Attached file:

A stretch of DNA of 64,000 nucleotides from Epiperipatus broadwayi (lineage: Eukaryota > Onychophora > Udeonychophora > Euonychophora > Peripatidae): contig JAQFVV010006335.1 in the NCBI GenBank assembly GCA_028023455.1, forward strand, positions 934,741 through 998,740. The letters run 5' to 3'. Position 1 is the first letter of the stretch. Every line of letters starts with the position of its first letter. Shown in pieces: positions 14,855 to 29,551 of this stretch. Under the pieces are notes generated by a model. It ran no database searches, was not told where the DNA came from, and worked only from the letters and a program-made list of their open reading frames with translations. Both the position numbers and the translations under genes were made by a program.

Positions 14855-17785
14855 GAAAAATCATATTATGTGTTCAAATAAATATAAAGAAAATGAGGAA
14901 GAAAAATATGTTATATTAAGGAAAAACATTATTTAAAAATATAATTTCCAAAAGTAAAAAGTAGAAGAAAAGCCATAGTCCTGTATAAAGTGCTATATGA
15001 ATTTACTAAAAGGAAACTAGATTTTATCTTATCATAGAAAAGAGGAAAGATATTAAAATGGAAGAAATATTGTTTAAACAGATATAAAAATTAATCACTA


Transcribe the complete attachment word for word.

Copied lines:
A stretch of DNA of 64,000 nucleotides from Epiperipatus broadwayi (lineage: Eukaryota > Onychophora > Udeonychophora > Euonychophora > Peripatidae): contig JAQFVV010006335.1 in the NCBI GenBank assembly GCA_028023455.1, forward strand, positions 934,741 through 998,740. The letters run 5' to 3'. Position 1 is the first letter of the stretch. Every line of letters starts with the position of its first letter. Shown in pieces: positions 14,855 to 29,551 of this stretch. Under the pieces are notes generated by a model. It ran no database searches, was not told where the DNA came from, and worked only from the letters and a program-made list of their open reading frames with translations. Both the position numbers and the translations under genes were made by a program.

Positions 14855-17785
14855 GAAAAATCATATTATGTGTTCAAATAAATATAAAGAAAATGAGGAA
14901 GAAAAATATGTTATATTAAGGAAAAACATTATTTAAAAATATAATTTCCAAAAGTAAAAAGTAGAAGAAAAGCCATAGTCCTGTATAAAGTGCTATATGA
15001 ATTTACTAAAAGGAAACTAGATTTTATCTTATCATAGAAAAGAGGAAAGATATTAAAATGGAAGAAATATTGTTTAAACAGATATAAAAATTAATCACTA